The sun has been making some anxious faces lately — but you'd be worried, too, if a huge hole had just opened up on your head.
The sun's apparent nervousness crops up in photos captured over the past few days by NASA's Solar Dynamics Observatory (SDO); you can see the gorgeous images compiled into a video here.
The sun's "eyes" are actually active regions, which serve as launch pads for solar flares and the eruptions of superheated solar plasma known as coronal mass ejections (CMEs). And the anxious, crinkly mouth is a coronal hole, a relatively cool and dark region where the sun's magnetic field lies open to interplanetary space.
Material zooms away from coronal holes as part of the high-speed solar wind, which can cause geomagnetic storms here on Earth. Indeed, particles flowing from a coronal hole last autumn triggered powerful auroral displays, NASA officials said.
But the "mouth" is middling as far as coronal holes go; a much larger one is visible in the new SDO images as well, draped over the top of the solar sphere like a bad toupee.
The human brain searches hard for patterns and meaning in the data it analyzes, which explains why people may see a face in the sun or on Mars, a man in the moon, or Jesus Christ on a piece of toast. This phenomenon, seeing a recognizable shape in a random image, is known as pareidolia.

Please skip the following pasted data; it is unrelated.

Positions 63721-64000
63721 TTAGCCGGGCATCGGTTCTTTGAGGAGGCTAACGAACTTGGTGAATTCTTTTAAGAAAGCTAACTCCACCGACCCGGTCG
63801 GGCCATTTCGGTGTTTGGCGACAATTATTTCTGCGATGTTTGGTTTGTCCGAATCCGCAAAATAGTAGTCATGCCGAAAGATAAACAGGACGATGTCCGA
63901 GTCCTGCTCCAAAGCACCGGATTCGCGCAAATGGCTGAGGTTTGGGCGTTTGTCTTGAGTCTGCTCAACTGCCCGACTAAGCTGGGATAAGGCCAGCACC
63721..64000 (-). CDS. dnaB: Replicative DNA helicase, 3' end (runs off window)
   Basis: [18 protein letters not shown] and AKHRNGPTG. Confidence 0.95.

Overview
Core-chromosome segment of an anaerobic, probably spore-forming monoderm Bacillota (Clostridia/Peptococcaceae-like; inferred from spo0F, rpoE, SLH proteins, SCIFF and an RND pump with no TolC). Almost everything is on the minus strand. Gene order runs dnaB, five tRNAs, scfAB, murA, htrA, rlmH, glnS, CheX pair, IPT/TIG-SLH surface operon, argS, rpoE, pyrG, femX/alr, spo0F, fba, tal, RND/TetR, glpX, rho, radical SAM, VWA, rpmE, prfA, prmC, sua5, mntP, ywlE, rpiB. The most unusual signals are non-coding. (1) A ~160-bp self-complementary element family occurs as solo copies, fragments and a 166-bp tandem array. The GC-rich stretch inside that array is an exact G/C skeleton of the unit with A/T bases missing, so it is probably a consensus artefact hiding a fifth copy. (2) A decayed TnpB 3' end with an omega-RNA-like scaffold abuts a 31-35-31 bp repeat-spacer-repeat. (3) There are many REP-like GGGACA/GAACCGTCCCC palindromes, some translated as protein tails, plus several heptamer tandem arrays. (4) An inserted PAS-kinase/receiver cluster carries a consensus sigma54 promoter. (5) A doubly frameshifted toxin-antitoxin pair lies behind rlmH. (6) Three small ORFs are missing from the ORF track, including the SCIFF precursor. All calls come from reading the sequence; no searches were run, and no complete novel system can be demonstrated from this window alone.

"The pareidolia is strong today #FaceOfTheSun," astrophysicist Karl Battams, of the U.S. Naval Research Laboratory in Washington, D.C., tweeted today (July 14), along with a photo of the "anxious" sun.
The $800 million SDO mission launched in February 2010. The spacecraft's high-definition photos are helping researchers better understand the sun's magnetic field and solar activity, including how and why that activity varies over time.
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Michael Wall is a Senior Space Writer with Space.com and joined the team in 2010. He primarily covers exoplanets, spaceflight and military space, but has been known to dabble in the space art beat. His book about the search for alien life, "Out There," was published on Nov. 13, 2018. Before becoming a science writer, Michael worked as a herpetologist and wildlife biologist. He has a Ph.D. in evolutionary biology from the University of Sydney, Australia, a bachelor's degree from the University of Arizona, and a graduate certificate in science writing from the University of California, Santa Cruz. To find out what his latest project is, you can follow Michael on Twitter.